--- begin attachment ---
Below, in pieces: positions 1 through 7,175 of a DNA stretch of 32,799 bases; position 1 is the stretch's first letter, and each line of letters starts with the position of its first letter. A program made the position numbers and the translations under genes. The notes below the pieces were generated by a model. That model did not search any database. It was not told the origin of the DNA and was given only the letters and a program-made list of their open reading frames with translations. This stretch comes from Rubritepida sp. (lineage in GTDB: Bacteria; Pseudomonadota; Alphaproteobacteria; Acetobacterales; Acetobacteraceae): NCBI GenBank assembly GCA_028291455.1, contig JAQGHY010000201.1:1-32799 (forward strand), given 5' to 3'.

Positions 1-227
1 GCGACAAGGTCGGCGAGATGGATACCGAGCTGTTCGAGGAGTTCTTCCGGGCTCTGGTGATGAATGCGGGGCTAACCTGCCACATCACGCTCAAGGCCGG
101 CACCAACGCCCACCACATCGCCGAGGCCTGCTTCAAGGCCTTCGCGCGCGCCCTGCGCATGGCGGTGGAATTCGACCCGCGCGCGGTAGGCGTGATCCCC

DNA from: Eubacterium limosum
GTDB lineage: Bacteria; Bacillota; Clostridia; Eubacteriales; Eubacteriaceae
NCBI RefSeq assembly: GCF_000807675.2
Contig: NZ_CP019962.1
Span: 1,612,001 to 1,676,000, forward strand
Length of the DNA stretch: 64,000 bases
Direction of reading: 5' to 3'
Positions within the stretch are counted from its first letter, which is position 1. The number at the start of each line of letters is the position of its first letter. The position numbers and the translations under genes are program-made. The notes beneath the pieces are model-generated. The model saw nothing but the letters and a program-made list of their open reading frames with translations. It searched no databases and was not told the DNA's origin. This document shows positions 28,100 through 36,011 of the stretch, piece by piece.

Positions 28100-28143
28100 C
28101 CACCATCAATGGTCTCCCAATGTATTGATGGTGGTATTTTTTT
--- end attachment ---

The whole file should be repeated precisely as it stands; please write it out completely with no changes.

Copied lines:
Below, in pieces: positions 1 through 7,175 of a DNA stretch of 32,799 bases; position 1 is the stretch's first letter, and each line of letters starts with the position of its first letter. A program made the position numbers and the translations under genes. The notes below the pieces were generated by a model. That model did not search any database. It was not told the origin of the DNA and was given only the letters and a program-made list of their open reading frames with translations. This stretch comes from Rubritepida sp. (lineage in GTDB: Bacteria; Pseudomonadota; Alphaproteobacteria; Acetobacterales; Acetobacteraceae): NCBI GenBank assembly GCA_028291455.1, contig JAQGHY010000201.1:1-32799 (forward strand), given 5' to 3'.

Positions 1-227
1 GCGACAAGGTCGGCGAGATGGATACCGAGCTGTTCGAGGAGTTCTTCCGGGCTCTGGTGATGAATGCGGGGCTAACCTGCCACATCACGCTCAAGGCCGG
101 CACCAACGCCCACCACATCGCCGAGGCCTGCTTCAAGGCCTTCGCGCGCGCCCTGCGCATGGCGGTGGAATTCGACCCGCGCGCGGTAGGCGTGATCCCC

DNA from: Eubacterium limosum
GTDB lineage: Bacteria; Bacillota; Clostridia; Eubacteriales; Eubacteriaceae
NCBI RefSeq assembly: GCF_000807675.2
Contig: NZ_CP019962.1
Span: 1,612,001 to 1,676,000, forward strand
Length of the DNA stretch: 64,000 bases
Direction of reading: 5' to 3'
Positions within the stretch are counted from its first letter, which is position 1. The number at the start of each line of letters is the position of its first letter. The position numbers and the translations under genes are program-made. The notes beneath the pieces are model-generated. The model saw nothing but the letters and a program-made list of their open reading frames with translations. It searched no databases and was not told the DNA's origin. This document shows positions 28,100 through 36,011 of the stretch, piece by piece.

Positions 28100-28143
28100 C
28101 CACCATCAATGGTCTCCCAATGTATTGATGGTGGTATTTTTTT